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The History of our Public Schools
Wyandotte County, Kansas




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KCKS Public School System, 1819-1961
by Nellie McGuinn
Copyright USD 500, Feb 1966

Return to Previous Section 1905


Kansas City schools joined the state project in a collection for the Santa Fe Trail.  Miss Gray, the music supervisor, planned a program to be given by the schools on Washington's Birthday.  On January 14, the board listed the names of doctors who had been appointed to inspect schools to see what could be done about contagious diseases.  In some schools telephones were being installed.

On July 19, the papers announced that Huron Place, referring to the cemetery, was to be sold.  Four acres were involved, but the plot had been laid out before Minnesota Avenue was cut through, and thirty-five feet extended into that street.  One editor warned the city to negotiate with the Secretary of the Interior about that particular segment, and said that before speculators got hold of it, the city should buy it.  Ex-mayor W. W. Rose proposed that the city buy the ground.  Many citizens opposed the suggestion because of the money involved.  Rose, they said, would also want to be the architect for a court house and city hall to be built on the grounds.

The Medical Society obtained permission to meet in the southeast basement room of the library.  The Associated Clubs, in February, asked that gas be connected to the grate in the art room.  By June, 1906, the book section needed additional room and the Association was asked to give up its meeting room.  In September when these Associated Clubs protested against having to leave the Art Room, the board arranged for limited use of the room for them.

The board consented reluctantly to a request made in September by the Wyandotte Chautauqua Carnival to use the library grounds, and ordered that the grounds be restored when the carnival was over.  In addition to the paintings in the Art Room, the library had a statute of Paulina Bonaparte, donated by W. J. Buchan.

The Supreme Court decision in February, 1906, cleared the way for the erection of a new high school for colored.  A site was purchased at the corner of Ninth and Washington.  A large frame house used as a home for orphans was moved to the opposite corner and later owned and occupied by Dr. A. Porter Davis.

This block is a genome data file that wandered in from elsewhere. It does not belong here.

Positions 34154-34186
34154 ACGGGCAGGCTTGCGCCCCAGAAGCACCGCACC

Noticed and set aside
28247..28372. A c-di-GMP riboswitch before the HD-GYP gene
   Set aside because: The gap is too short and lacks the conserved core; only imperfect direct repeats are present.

While the school was being erected, Superintendent M. E. Pearson, J. E. Patterson, principal, G. F. Porter, and G. B. Buster pondered over a name.  "Lincoln," "Washington," and "Sumner" were suggested.  Because Charles S. Sumner was a scholar and had become an anti-slavery leader in the Senate in pre-Civil War days, his name was chosen.

An eight-room building with an auditorium was completed by September, 1906.  J. W. Taylor erected it at a cost of $24,000.  The remainder of the bond issue of $40,000, approved in June was used for equipment.  Some of the first teachers, besides J. E. Patterson, principal, were George F. Porter, G. B. Buster, and Mrs. Florence Crew.

The board worked in September, 1906, with the Board of Education at Topeka to propose legislation for permission to raise the levy to twenty mills, because both cities had first class power.  Before the end of the year, knowing two new school and a high school addition would be needed, the board asked for a bond election for $200,000.  Mayor Gray promised to call the election in February, 1907.  "Refunding Bonds of 1906" were issued for the outstanding indebtedness.

Secret societies flourished in the high school.  The board in the spring of 1906 ordered all privileges of the school withheld from students who joined such organizations.  The rule applied only to new members, not the present membership.  For the school year of 1906-1907, a Department of Domestic Science was established for the high school, and Ora Yemmywine elected teacher.  The superintendent recommended also that a commercial department be started at the high school, to which the board agreed.  The grading system of "1" to "5" was adopted in the high school in February, 1906.  Mr. Pearson said such scores as 94 1/2 and 98 1/2 were inaccurate and led to quarreling among neighborhood mothers.